Climate change activist Greta Thunberg confirmed she will be returning to Europe on Wednesday, aboard a catamaran, in order to attend December's UN climate conference in Madrid.
She tweeted the news late on Tuesday. "So happy to say I'll hopefully make it to COP25 in Madrid. I've been offered a ride from Virginia on the 48ft catamaran La Vagabonde. We sail for Europe tomorrow morning!"
The teenager will be hitching a ride across the Atlantic with Australians Riley Whitelum and Elayna Carausu, along with English skipper Nikki Henderson.
The boat leaves almost no carbon footprint as it uses solar panels and hydro-generators for power. The catamaran also has a toilet, a luxury not at her disposal on the boat which took the Swede from the United Kingdom to New York in August, where a bucket was all that was available.
"There are countless people around the world who don't have access to a toilet," she said of the upgrade. "It's not that important. But it's nice to have."
Giant Greta mural unveiled in San Francisco
The news came as a mural of Thunberg was unveiled in downtown San Francisco.
The man behind the creation is street artist Andres Iglesias. He said the mural was different because he does not normally address politics, religion or sport but with this one the Argentine feels "connected with the politics behind (it) because I think it is real and if I have to compare it with the rest of my murals, this is the most political one that I ever made," the 32-year-old said as he sat on a roof with the portrait behind him.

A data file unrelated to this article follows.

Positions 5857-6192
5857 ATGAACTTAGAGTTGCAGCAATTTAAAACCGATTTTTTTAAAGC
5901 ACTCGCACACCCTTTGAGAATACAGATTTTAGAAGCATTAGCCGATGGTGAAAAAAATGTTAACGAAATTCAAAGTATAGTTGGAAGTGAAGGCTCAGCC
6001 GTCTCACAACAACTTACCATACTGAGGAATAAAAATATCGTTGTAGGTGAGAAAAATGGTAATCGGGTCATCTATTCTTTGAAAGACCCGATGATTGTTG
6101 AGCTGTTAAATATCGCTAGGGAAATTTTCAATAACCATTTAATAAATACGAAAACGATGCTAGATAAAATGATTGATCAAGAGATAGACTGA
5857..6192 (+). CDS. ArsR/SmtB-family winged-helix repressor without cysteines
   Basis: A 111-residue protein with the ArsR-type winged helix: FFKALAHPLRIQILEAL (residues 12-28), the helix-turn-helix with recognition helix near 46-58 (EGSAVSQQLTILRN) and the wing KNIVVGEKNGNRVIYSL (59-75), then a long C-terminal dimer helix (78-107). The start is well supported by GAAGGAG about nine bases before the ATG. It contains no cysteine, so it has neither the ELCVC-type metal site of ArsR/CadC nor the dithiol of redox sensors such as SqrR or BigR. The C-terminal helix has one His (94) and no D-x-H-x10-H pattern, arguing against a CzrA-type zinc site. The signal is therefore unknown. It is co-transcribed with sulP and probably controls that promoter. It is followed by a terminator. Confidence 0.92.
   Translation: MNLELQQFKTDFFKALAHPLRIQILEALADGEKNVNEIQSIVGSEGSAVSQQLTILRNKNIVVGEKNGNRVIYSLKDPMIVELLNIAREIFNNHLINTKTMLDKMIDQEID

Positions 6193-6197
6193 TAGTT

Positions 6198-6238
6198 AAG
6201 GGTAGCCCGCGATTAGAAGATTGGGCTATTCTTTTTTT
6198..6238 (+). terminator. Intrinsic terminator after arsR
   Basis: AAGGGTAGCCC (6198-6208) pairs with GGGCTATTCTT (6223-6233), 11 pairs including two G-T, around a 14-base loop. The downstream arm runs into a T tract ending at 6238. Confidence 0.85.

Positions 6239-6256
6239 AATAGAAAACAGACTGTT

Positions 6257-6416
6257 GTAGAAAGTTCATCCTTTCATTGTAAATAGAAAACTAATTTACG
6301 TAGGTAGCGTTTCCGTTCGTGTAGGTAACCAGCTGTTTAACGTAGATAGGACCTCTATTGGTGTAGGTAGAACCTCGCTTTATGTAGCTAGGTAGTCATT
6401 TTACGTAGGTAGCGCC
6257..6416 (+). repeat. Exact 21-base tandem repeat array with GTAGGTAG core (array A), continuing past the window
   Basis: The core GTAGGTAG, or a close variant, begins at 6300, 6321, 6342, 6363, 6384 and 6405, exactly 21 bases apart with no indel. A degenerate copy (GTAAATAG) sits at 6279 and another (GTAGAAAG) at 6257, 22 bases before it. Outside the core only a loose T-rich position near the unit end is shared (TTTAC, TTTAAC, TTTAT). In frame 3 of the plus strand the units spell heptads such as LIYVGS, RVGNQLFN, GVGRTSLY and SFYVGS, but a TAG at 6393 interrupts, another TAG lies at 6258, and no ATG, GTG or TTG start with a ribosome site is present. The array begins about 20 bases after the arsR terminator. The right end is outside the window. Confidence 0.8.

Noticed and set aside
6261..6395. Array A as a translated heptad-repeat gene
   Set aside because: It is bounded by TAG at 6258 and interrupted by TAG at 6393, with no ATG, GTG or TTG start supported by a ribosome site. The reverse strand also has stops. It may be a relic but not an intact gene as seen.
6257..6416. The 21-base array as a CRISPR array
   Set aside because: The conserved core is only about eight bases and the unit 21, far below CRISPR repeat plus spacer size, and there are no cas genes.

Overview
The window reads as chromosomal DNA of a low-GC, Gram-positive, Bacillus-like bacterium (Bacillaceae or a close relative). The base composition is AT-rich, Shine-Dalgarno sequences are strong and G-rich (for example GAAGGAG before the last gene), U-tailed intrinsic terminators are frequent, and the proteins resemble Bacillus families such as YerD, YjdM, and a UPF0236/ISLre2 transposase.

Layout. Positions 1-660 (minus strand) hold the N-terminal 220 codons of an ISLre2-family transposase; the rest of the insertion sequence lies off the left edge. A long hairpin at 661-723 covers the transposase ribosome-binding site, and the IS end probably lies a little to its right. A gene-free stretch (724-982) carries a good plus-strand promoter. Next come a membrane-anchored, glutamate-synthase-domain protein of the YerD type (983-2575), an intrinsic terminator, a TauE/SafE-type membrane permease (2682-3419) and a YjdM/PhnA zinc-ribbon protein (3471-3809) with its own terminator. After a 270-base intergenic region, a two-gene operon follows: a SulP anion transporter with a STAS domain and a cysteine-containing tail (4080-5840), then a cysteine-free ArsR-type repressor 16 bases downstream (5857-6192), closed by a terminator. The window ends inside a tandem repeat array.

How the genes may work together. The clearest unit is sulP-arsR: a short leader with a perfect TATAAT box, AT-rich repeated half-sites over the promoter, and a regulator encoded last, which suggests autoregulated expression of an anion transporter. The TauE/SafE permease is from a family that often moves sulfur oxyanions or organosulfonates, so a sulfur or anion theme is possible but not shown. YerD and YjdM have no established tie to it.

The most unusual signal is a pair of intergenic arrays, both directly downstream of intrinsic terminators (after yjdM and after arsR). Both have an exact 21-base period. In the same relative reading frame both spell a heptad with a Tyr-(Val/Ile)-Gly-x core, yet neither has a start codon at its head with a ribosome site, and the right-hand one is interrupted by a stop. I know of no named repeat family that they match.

Prior to this, one of Iglesias' best known paintings was a now demolished mural of the late actor Robin Williams, also in San Francisco.
A stirring trip
Of late, Thunberg has attracted criticism from conservative leaders in the US, as well as Russian President Vladimir Putin, but she responded emphatically. "It should be the adults who take that responsibility. But it feels like the adults and the people in power today are not."
Just hours before her departure, Thunberg took time to reflect on her trip, notably a visit to the Standing Rock Indian Reservation, where there have been protests over a pipeline.
"I was actually quite surprised to see how bad the indigenous people have been treated," she said. "They are the ones who are being impacted often the most and first by the climate and ecological crisis. And they are also the ones who are at the front line trying to fight it."
There was something else that shocked the Swede — her new-found fame.
"There are always people who come up to me and ask for selfies and so on," she said. "So, that really gives you an idea of how big the climate movement has reached."